Collaboration is Key
How Catherine Allen-Carlozo is Changing the Conversation About Women’s Financial Planning
When Catherine Allen-Carlozo worked as an assistant at Merrill Lynch in the ’80s, she was always the first to answer the phone.
“I would do whatever I could to help the advisor, and to see what I could do to help the client calling and not push the call over to someone else. And I was realizing that clients would call me versus the advisors, whether it was for advice or just doing trades for them,” Allen-Carlozo says. “And then I had the thought, geez, if they can do this, I could do this!”
She already had a Series 7 certification to make stock trades, so she decided to interview to become an advisor at Merrill Lynch, where she went on to work for 15 years. Today, Allen-Carlozo is a financial advisor at HFM Investment Advisors, LLC, in Glassboro, NJ, and specializes in helping women take control of their financial futures.
Over her 30-year career in financial planning and asset management, Allen-Carlozo has always focused on building trust and relationships with her clients. It is about “listening intently,” she says, and — almost — being a little nosy.
“We need to know everything about a person. Just like a doctor can’t help you if you don’t say that you’re having chest pains,” she says. “One thing I’ve gotten better at is making sure that I really do understand what my clients’ concerns are, what the issues are and digging as deep as I can. It’s not necessarily, well, I’m a financial planner so we are only going to talk about your money. Tell me about your dreams, your aspirations, your goals. Financial planning is a tool to make them happen. I call it being a fiscal philosopher.”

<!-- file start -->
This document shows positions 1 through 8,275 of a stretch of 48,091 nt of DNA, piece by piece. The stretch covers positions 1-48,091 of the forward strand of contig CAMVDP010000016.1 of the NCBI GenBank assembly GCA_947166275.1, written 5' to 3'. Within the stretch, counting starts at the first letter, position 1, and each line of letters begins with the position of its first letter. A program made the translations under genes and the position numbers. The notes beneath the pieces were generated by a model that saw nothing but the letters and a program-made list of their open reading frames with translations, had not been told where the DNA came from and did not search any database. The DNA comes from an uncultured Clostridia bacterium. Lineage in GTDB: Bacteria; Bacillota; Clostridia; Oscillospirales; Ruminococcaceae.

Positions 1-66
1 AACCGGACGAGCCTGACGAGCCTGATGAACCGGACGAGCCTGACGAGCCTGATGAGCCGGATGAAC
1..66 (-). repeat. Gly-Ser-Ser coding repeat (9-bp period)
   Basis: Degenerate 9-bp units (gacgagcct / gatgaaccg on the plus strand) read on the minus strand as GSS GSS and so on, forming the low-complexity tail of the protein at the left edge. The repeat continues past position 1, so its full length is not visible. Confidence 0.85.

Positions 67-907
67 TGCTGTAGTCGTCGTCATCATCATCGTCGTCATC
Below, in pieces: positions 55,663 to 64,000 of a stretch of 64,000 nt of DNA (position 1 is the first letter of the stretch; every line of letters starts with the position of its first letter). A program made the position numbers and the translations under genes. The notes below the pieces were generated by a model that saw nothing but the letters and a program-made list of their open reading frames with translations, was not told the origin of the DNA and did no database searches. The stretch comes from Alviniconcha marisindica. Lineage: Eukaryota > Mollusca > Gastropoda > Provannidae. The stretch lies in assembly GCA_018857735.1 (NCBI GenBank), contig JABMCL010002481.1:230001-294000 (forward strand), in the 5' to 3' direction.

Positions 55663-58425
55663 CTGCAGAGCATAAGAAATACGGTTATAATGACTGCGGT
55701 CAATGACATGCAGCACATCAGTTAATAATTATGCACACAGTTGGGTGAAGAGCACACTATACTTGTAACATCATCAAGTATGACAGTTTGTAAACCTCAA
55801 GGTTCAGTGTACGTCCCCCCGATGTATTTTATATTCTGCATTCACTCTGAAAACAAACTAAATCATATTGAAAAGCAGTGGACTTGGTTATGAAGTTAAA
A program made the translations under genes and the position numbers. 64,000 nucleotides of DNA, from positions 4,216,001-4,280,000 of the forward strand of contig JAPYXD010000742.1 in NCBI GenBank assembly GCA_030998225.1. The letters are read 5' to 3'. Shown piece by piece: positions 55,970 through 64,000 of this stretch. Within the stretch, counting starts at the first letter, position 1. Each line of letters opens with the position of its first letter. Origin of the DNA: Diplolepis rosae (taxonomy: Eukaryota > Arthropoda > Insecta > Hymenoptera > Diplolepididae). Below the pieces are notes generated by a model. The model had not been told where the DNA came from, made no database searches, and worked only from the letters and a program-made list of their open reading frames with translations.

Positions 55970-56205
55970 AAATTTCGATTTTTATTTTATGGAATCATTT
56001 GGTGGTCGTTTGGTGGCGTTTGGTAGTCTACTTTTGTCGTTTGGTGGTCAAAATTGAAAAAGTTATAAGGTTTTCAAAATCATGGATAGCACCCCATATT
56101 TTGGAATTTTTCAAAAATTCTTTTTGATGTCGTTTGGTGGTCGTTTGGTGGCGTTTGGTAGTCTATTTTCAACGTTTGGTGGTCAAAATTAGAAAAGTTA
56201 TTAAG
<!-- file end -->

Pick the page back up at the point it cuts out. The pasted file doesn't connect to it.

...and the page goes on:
And her clients appreciate this approach, she says, citing one who has praised her over the years for what he referred to as “stick-to-it-iveness.” It’s something Allen-Carlozo thinks she comes by naturally.
“I’ve learned that, whatever it is, I’ll figure it out. And I want to, because I always want to learn and I’m curious, and I never want to drop the ball for people,” she says. “That was building trust and confidence with the clients.”
Allen-Carlozo, who has a bachelor’s degree in finance from Rider University, became a CERTIFIED FINANCIAL PLANNER™ professional in 2006, and decided to build her business as an independent advisor after stints at Wells Fargo and Fidelity.
“I went from being a stockbroker to a financial advisor to really working with people on their overall financial health,” she says. “It’s become a passion of mine to empower people, especially women, to have financial peace of mind.”
She takes a collaborative approach, and says she wants all of her clients to think, “Let me call Catherine,” before making any financial decision, whether it be buying a new car, putting new hardwood floors in their house or starting their own business.
“We’re a team,” she says of her client relationships. She takes pride in building them—especially since in some parts of her career, there was no relationship-building, she says.